At this time, I am searching for a gyn/onc but there are none in close proximity to my home. My gyn/surgeon made an appointment for me with a regular medical oncologist and when I asked for a gyn/onc, told me that the regular oncologist was comfortable handling my case! So I guess that I will not be getting any assistance from my gyn/surgeon! It seems that this will be a trial and error process. My regular GYN has not talked to me about ANY follow-up at all, it seems that he feels the oncologist will be in charge of all follow-up. The oncologist I saw today was not doing any follow-up other than a regular check up every 4 months....no CT scans, Chest X-Ray or CA125 tests at all without symptoms.

I do intend to do the chemo, as my ultimate goal is for no recurrence. I would like to take the easy way out but I know that would not be the BEST way. That is why I was a bit surprised by the doctors reaction to my sending my tumor to Caris Life Sciences Lab for assessemnt. I thought that it would be a step ahead to know what chemo would be most effective on my particular tumor. This doctor told me that tumor assesement was a waste of time and money. That the lab preyed on people like me looking for answers!! I am not sure if I should be taking his statements at face value or not. I know I have A LOT to learn about UPSC cancer.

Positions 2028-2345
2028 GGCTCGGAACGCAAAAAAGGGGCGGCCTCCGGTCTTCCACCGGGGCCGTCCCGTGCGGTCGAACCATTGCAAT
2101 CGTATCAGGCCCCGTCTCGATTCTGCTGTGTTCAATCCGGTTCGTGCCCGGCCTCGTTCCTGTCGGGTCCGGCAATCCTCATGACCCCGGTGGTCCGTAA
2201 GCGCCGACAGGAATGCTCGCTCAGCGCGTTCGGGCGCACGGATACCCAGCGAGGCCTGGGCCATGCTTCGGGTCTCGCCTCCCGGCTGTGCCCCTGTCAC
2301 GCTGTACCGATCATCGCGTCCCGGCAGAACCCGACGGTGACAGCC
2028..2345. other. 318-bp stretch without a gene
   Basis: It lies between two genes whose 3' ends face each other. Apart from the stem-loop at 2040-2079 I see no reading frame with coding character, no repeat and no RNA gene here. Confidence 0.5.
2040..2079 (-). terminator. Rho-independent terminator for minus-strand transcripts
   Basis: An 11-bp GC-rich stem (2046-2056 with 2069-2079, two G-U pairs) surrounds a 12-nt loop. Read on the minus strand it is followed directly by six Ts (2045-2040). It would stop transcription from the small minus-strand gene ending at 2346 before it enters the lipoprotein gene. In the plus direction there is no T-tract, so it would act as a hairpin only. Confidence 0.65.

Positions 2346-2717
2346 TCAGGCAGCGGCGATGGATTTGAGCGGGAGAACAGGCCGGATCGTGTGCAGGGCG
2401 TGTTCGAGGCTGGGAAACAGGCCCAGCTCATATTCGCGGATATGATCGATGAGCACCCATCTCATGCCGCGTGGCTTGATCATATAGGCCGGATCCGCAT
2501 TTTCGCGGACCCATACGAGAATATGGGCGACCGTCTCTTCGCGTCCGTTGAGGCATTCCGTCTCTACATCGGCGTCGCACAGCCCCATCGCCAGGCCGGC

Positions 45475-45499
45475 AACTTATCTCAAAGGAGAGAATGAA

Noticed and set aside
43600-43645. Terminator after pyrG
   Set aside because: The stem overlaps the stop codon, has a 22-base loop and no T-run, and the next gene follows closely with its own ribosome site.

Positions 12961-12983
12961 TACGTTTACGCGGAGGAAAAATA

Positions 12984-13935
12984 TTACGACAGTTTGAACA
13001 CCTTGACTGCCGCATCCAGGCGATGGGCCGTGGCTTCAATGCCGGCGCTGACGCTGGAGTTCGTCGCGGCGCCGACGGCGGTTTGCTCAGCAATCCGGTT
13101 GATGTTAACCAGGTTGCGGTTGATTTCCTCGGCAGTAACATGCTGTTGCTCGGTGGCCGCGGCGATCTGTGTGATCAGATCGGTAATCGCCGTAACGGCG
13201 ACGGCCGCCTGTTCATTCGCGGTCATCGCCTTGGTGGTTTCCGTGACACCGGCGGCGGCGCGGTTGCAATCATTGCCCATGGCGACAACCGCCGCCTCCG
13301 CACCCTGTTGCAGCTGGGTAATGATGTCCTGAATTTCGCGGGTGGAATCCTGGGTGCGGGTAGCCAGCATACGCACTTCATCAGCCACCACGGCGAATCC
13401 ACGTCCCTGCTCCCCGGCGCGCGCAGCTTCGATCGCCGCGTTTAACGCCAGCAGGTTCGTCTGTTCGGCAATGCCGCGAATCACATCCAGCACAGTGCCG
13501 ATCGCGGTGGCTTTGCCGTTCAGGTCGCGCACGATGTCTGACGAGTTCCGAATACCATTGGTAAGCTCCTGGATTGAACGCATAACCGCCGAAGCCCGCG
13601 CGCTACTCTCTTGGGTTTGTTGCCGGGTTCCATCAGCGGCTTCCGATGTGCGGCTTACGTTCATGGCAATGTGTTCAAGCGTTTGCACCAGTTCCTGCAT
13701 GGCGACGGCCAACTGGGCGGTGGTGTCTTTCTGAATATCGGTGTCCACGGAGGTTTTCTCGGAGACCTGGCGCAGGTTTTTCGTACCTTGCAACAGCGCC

Thank you again for your reply. It is inspiring to know that you are doing well.

Pat

Songflower's picture
Songflower
Posts: 631
Joined: Apr 2009

I think you need a Gyn/Onc at least for consultations. A medical oncologist can give chemo but he or she needs a Gyn/onc for consultation. My Gyn onc gives me all my chemo. Some of the medical oncs don't like that because it is competition. A medical oncologist can give you chemo; I would choose one that called or emailed a gynonc. Also, I believe you need chemo. If washings are positive I would ask about intraperitoneal chemo also. I believe you need to get started onchemo before those cells start seeding.

You can do this. It's tough. One at a time. If the Docs won't hold your hand and hug you let me tell you we will!

Love,
Diane

susangr
Posts: 64
Joined: Oct 2010